Study: Nearly 10% of U.S. Adults Have Diabetes
Disease affects 21 million people aged 20 years or older
The percentage of Americans with diabetes has nearly doubled since 1988, and about one in 10 adults is now diagnosed with the disease, according to a new study published in the Annals of Internal Medicine.
Researchers conducted a cross-sectional analysis of data from the National Health and Nutrition Examination Survey (NHANES) to determine trends in the prevalence of diabetes, prediabetes, and glycemic control in 1988–1994, 1999–2004, and 2005–2010. The study included more than 43,000 adults aged 20 years or older.
The investigators calibrated hemoglobin A1c (HbA1c) levels to define undiagnosed diabetes (≥ 6.5%); prediabetes (5.7% to 6.4%); and, among persons with diagnosed diabetes, glycemic control (< 7.0% or < 8.0%). Trends in HbA1c categories were compared with fasting glucose levels.
The authors found that, in 1988–1994, the prevalence of diagnosed diabetes was 5.5%. By the next survey, in 1999–2004, that number had risen to 7.6%. In the final survey, conducted from 2005 to 2010, the prevalence of diagnosed diabetes was 9.3%.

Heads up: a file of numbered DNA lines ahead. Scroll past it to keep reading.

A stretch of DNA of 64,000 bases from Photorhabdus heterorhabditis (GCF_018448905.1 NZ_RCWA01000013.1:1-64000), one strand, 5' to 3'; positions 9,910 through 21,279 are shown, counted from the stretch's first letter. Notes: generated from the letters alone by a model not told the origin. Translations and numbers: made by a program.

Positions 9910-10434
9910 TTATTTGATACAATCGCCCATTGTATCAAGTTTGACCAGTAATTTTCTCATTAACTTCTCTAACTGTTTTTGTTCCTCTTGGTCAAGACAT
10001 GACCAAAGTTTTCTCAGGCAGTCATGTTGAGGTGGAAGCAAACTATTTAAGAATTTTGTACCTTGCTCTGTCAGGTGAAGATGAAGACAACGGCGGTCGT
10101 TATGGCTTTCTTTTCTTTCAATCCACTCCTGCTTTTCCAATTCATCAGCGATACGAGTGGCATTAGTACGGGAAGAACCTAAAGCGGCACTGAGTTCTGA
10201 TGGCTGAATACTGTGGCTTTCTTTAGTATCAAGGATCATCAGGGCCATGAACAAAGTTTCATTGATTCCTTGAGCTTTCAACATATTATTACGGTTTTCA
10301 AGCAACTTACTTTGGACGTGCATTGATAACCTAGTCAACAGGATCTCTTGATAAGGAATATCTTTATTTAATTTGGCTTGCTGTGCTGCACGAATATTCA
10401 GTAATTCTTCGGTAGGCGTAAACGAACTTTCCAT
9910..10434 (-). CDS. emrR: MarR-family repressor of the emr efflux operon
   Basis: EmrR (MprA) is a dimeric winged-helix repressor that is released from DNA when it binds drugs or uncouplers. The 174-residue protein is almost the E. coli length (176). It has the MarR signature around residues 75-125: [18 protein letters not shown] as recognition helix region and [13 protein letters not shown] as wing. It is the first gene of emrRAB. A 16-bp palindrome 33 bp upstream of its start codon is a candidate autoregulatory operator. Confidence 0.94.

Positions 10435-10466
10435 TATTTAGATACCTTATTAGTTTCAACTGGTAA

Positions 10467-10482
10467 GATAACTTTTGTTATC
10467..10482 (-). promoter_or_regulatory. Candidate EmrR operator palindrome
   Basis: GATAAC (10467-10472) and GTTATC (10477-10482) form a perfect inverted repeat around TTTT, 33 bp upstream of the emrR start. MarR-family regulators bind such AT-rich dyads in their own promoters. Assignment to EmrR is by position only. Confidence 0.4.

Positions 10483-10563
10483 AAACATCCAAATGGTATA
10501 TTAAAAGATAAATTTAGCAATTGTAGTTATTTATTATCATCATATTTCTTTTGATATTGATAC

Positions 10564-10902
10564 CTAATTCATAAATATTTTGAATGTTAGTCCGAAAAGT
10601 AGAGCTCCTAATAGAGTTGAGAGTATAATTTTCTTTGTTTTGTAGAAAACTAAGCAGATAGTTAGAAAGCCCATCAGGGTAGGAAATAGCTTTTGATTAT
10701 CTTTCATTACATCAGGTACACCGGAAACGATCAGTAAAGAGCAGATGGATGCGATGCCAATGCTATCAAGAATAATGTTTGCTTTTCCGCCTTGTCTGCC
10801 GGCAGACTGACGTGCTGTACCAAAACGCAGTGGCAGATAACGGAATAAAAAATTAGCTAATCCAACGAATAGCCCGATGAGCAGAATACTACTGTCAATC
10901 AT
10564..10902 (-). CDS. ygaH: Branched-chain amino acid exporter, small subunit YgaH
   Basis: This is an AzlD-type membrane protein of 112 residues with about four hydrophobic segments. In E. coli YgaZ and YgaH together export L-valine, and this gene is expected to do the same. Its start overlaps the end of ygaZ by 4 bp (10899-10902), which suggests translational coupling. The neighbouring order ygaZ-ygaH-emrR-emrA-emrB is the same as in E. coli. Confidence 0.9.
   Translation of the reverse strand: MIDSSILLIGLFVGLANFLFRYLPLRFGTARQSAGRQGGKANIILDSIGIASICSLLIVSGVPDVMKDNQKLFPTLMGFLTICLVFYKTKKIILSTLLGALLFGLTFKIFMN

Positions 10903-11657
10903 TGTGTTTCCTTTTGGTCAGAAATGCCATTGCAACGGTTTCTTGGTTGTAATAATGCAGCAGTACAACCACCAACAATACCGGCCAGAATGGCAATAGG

In the final assessment year (2010), approximately 21 million U.S. adults aged 20 years or older had confirmed diabetes (self-reported diabetes or diagnostic levels for both fasting glucose and calibrated HbA1c).
In contrast, the prevalence of undiagnosed diabetes remained fairly stable, reducing the proportion of total diabetes cases that were undiagnosed to 11% in 2005–2010.
The authors also found that levels of obesity increased throughout the study periods. In people without diabetes, obesity rates rose from about 21% in 1988–1994 to more than 32% in 2005–2010. In those with diabetes, nearly 44% were obese in 1988–1994, and that number increased to about 61% in 2005–2010.
The prevalence of prediabetes (defined by HbA1c levels) also increased dramatically, from 5.8% in 1988–1994 to 12.4% in 2005–2010.
Glycemic control improved overall, but total diabetes prevalence was greater and diabetes was less controlled among non-Hispanic blacks and Mexican Americans compared with non-Hispanic whites.
The authors concluded that, over the past 2 decades, the prevalence of diabetes has increased substantially in the U.S. However, the proportion of undiagnosed diabetes cases decreased, suggesting improvements in screening and diagnosis.